Strange markets indeed!
I clearly understood why there was a big selloff on Friday morning thanks to the poor jobs number and downward revisions to previous months (referring to the monthly BLS Jobs Report). What doesn’t seem to make sense is why the market rallied back so fast, if we are to believe what almost every pundit and market commentator told us, (since the Fed decided to hold rates at the zero-bound at their mid-September meeting), and that is that the markets were disappointed that the Fed failed to raise rates.
On Friday, we witnessed a capitulation. The Dow went from over 200 points down to finish higher by 200 points. What would change sentiment so quickly when the Jobs Report was so awful?
It was like that Jobs Report never existed Friday morning except to cause some traders a quick loss on their trades. Lol!
What is clear to the profitskey.com is that this is more entertaining than a 3-ring circus! The news media must look like fools for telling us that global depression is at hand as of 8:30 on Friday morning, but only 6 hours later, everything was “hunky-dory!”
This rally looks to me to be a true rencontre chien et chat RELIEF rally! Notice that I bold-print and put in caps the word “relief.” This rally on Friday afternoon was a relief rally because there are many equity traders who are happy to keep 0% interest rates for a lot longer. Yep, that’s right! And if I am right, then this blows holes in the theory that the markets were wanting a rate hike!
Even before the Fed’s September 17th decision not to raise rates, I had noticed that the equity markets were still doing what they had done the past several years. That is, the equity markets fell when the US dollar rose and/or interest rates on the 2 year and 10 year US Treasury notes were rising. This was indicative of a market that continued to equate the Fed rate hike threat as bad news. So, I was firmly in the camp that still believed that a Fed rate hike would be bad news for the stock markets.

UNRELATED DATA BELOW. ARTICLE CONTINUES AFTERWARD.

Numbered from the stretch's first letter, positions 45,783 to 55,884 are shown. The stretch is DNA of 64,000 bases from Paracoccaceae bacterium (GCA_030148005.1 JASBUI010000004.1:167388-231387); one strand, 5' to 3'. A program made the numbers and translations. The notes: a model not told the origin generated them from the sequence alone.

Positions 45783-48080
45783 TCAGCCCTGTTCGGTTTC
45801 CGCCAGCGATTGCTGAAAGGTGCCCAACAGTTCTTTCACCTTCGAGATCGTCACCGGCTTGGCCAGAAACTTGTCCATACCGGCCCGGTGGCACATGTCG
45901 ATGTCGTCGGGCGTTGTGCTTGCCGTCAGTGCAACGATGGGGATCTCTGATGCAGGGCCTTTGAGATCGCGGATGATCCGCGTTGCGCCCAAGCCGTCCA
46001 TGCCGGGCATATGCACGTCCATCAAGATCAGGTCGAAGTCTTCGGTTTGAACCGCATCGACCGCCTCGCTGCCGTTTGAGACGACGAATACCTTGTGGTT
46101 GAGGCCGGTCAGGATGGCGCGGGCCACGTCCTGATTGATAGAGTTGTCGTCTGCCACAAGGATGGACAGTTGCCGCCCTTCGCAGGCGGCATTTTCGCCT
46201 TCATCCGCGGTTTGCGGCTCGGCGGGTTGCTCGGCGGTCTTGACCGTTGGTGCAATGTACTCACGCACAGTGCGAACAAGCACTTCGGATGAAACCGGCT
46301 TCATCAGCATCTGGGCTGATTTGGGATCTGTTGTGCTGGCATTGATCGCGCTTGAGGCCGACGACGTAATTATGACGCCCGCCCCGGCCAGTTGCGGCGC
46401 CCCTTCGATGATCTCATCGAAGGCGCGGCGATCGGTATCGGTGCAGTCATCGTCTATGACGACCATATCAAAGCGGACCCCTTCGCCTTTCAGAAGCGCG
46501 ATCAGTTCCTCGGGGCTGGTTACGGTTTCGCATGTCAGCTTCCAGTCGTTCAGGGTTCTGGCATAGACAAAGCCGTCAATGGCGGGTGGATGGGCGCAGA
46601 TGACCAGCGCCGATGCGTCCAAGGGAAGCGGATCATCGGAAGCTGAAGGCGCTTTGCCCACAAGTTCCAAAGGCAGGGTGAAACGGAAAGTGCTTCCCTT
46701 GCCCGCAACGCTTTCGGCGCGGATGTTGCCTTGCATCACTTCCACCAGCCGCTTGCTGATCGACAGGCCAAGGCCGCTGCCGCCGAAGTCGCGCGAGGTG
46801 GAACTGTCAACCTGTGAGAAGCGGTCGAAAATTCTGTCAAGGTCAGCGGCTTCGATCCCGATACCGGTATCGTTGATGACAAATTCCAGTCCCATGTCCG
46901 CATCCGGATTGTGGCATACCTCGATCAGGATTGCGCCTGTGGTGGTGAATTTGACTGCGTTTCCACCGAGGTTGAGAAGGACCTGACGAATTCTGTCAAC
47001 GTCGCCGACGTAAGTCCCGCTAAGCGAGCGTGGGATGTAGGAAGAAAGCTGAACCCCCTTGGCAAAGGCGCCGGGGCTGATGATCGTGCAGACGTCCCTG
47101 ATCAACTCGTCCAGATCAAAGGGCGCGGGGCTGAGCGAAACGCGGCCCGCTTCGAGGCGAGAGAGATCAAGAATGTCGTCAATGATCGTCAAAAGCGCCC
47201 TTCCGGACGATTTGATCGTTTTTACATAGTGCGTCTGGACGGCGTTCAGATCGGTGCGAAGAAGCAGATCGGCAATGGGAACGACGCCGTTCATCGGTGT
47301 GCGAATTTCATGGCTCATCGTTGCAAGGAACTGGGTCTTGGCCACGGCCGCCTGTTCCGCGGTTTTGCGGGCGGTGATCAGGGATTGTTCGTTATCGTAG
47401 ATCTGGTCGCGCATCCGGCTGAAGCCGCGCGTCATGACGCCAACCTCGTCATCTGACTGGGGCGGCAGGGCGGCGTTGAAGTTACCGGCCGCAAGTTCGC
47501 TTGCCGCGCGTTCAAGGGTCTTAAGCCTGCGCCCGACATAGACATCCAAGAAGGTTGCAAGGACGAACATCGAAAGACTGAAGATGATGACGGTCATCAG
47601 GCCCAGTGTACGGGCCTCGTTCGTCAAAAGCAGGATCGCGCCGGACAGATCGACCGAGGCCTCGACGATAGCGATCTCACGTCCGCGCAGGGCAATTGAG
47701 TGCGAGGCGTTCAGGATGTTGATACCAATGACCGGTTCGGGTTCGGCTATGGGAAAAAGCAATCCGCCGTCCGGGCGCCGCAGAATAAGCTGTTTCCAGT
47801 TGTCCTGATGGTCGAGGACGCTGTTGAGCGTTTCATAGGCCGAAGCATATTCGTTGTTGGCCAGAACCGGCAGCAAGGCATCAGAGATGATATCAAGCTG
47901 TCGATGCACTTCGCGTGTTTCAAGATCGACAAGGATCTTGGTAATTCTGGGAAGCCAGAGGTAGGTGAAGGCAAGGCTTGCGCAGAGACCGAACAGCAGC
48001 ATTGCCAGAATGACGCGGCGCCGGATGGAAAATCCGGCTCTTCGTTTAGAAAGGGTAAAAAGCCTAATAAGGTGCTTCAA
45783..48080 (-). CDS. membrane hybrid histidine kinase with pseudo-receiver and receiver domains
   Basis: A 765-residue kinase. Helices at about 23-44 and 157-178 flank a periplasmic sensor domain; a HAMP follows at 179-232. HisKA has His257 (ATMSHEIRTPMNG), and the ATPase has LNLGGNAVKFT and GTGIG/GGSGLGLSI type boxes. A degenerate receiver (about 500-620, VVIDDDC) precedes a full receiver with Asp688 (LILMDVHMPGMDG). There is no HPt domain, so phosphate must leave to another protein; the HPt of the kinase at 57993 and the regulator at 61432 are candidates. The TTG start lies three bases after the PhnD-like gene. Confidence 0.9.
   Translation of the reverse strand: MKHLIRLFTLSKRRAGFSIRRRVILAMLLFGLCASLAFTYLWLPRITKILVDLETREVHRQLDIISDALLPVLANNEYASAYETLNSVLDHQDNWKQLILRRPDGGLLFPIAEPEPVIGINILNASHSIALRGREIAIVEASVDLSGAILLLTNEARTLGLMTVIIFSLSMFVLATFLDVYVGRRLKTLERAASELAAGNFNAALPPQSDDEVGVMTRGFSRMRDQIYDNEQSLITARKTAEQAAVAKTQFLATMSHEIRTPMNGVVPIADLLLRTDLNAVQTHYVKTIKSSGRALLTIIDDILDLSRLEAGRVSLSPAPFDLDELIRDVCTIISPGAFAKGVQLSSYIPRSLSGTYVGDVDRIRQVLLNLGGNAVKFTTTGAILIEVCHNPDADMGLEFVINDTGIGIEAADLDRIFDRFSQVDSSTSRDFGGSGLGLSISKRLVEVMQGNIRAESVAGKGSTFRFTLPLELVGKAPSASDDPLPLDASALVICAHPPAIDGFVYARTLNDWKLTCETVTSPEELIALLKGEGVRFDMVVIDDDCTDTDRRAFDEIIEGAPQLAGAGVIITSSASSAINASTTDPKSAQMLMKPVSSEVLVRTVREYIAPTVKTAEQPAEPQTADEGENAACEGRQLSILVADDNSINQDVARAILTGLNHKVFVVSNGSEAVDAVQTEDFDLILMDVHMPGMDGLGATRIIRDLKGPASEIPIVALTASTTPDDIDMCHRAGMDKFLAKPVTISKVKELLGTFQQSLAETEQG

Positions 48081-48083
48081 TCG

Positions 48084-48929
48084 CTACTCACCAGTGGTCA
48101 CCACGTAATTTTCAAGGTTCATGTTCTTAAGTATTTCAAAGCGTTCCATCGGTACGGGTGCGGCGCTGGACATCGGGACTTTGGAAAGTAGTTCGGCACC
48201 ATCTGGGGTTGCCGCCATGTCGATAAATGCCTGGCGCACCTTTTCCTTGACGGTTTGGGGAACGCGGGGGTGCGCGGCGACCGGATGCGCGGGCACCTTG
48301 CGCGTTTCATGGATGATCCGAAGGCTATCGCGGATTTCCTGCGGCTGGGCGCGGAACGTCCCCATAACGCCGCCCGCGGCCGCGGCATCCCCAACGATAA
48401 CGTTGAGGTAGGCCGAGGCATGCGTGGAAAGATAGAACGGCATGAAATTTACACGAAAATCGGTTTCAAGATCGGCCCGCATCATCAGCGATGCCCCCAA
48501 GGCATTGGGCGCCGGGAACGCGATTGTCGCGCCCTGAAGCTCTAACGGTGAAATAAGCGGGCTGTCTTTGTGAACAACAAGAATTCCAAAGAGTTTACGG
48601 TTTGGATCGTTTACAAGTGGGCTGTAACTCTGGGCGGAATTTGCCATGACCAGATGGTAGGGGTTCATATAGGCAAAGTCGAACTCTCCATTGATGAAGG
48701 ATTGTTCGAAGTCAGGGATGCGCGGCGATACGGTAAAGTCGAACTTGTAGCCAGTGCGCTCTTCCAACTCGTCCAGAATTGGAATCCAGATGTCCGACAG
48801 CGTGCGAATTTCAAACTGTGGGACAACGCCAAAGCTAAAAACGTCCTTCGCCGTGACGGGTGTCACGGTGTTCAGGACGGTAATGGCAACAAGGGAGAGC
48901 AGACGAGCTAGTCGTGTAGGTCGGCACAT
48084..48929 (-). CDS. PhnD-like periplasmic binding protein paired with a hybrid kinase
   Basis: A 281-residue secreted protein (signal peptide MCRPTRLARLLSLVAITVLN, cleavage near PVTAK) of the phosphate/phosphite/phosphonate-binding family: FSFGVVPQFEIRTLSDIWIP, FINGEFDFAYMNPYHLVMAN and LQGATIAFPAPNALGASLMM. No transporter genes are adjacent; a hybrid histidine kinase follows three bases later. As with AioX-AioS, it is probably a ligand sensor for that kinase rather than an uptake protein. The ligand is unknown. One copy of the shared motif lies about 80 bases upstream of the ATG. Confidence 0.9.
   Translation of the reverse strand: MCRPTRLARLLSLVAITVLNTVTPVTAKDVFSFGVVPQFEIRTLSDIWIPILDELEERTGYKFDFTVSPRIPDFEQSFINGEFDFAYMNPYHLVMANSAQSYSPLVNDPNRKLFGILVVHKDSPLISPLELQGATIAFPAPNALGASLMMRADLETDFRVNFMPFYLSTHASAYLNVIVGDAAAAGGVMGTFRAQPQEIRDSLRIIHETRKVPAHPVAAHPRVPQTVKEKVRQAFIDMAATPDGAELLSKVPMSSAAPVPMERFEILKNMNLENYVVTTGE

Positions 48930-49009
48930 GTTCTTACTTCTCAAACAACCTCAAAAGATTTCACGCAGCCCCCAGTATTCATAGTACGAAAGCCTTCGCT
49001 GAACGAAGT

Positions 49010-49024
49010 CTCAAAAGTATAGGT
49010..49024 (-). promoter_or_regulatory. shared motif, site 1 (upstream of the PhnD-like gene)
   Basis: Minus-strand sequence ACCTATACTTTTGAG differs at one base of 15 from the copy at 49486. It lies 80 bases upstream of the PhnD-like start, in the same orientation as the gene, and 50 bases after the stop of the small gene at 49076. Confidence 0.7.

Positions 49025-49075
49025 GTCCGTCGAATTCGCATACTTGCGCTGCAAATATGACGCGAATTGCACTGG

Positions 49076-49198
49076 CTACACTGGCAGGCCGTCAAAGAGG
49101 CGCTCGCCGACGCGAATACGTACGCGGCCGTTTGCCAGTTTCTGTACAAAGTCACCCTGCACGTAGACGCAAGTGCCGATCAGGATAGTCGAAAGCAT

But in the days following the Fed no-rate-hike decision, the equity markets were plunging and under great volatility. Sure enough, the most popular market pundits were going on the financial news channels like CNBC, Bloomberg and others touting that the markets were in a tailspin because the Fed failed to raise interest rates. Some of these “experts” literally begged the Fed to re-consider and act quickly to raise rates at the October meeting. I must admit, I was questioning my own belief system–had I misinterpreted the markets actions in the days leading up to the Fed no decision?
I was of the belief that the markets would not take kindly to any rate increase at this time with China in a near recession and emerging markets and commodity producers falling into depressions. Perhaps I had been wrong?
Then, the amazing capitulation in the US equity markets occurred on Friday. The markets rallied 400 points from trough to peak. Suddenly, some people began to say the unthinkable: the markets seem to like that the Fed will likely not raise rates any time soon. My belief system was redeemed! My read of the market tea leaves was correct…and it was all of these pundits who might have been wrong….again!
After all, I have been saying for the past few years on this blog that I don’t believe the Fed will raise rates at all before 2016…you can go back and read my past blogs to find the reasons. All of these highly popular pundits have been getting it wrong the past few years, and I have been right on the money up to now. And keep in mind, I am not even sure the Fed will raise rates in 2016, but I leave that as an open issue to be debated for now.
So, why did the markets collapse after the Fed no decision? I think the pundits misinterpreted the causes of the market selloff. What the markets were reacting to was that China was spinning into a possible recession, and the world’s second largest economy has a great influence on markets these days. That cannot be ignored any more. The fact that the Fed did not raise rates was official recognition of how important China is to world markets. The reaction was related directly to what was going on overseas and not to the Fed’s decision to leave rates alone.
On Monday and Tuesday, we will have to watch for follow-through by the Bulls to see if this reversal is real. Once again, this reminds me of an adage I sometimes state on the Ace “Talking Stocks Forum”: “You can choose to believe what the market pundits say, or you can choose to follow a fact-based (technical analysis) strategy like we do at www.AceStockTrader.com . ”
In a free market, it’s your choice.